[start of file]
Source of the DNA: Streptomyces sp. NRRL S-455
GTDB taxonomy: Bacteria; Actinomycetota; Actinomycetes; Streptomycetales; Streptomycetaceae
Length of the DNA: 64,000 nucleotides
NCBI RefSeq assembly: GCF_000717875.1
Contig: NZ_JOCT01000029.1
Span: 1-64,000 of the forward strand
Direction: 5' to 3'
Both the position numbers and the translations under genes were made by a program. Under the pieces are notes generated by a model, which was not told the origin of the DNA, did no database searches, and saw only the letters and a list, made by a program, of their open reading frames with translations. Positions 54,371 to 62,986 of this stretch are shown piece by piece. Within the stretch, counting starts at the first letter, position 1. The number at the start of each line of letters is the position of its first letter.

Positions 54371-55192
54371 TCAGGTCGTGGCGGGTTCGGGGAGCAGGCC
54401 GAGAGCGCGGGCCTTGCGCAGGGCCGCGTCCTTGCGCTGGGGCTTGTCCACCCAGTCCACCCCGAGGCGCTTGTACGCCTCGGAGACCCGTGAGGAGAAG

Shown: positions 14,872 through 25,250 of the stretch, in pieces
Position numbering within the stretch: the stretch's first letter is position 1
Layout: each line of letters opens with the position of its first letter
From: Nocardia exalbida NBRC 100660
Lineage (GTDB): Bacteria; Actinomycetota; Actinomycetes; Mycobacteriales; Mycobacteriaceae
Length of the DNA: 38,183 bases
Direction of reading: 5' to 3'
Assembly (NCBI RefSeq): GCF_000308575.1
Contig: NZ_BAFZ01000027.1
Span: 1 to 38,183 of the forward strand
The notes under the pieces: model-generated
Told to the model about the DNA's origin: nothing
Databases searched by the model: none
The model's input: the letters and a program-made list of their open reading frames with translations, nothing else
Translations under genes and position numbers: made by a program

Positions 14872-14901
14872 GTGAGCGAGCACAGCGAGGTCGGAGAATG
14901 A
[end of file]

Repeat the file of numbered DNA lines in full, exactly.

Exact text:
Source of the DNA: Streptomyces sp. NRRL S-455
GTDB taxonomy: Bacteria; Actinomycetota; Actinomycetes; Streptomycetales; Streptomycetaceae
Length of the DNA: 64,000 nucleotides
NCBI RefSeq assembly: GCF_000717875.1
Contig: NZ_JOCT01000029.1
Span: 1-64,000 of the forward strand
Direction: 5' to 3'
Both the position numbers and the translations under genes were made by a program. Under the pieces are notes generated by a model, which was not told the origin of the DNA, did no database searches, and saw only the letters and a list, made by a program, of their open reading frames with translations. Positions 54,371 to 62,986 of this stretch are shown piece by piece. Within the stretch, counting starts at the first letter, position 1. The number at the start of each line of letters is the position of its first letter.

Positions 54371-55192
54371 TCAGGTCGTGGCGGGTTCGGGGAGCAGGCC
54401 GAGAGCGCGGGCCTTGCGCAGGGCCGCGTCCTTGCGCTGGGGCTTGTCCACCCAGTCCACCCCGAGGCGCTTGTACGCCTCGGAGACCCGTGAGGAGAAG

Shown: positions 14,872 through 25,250 of the stretch, in pieces
Position numbering within the stretch: the stretch's first letter is position 1
Layout: each line of letters opens with the position of its first letter
From: Nocardia exalbida NBRC 100660
Lineage (GTDB): Bacteria; Actinomycetota; Actinomycetes; Mycobacteriales; Mycobacteriaceae
Length of the DNA: 38,183 bases
Direction of reading: 5' to 3'
Assembly (NCBI RefSeq): GCF_000308575.1
Contig: NZ_BAFZ01000027.1
Span: 1 to 38,183 of the forward strand
The notes under the pieces: model-generated
Told to the model about the DNA's origin: nothing
Databases searched by the model: none
The model's input: the letters and a program-made list of their open reading frames with translations, nothing else
Translations under genes and position numbers: made by a program

Positions 14872-14901
14872 GTGAGCGAGCACAGCGAGGTCGGAGAATG
14901 A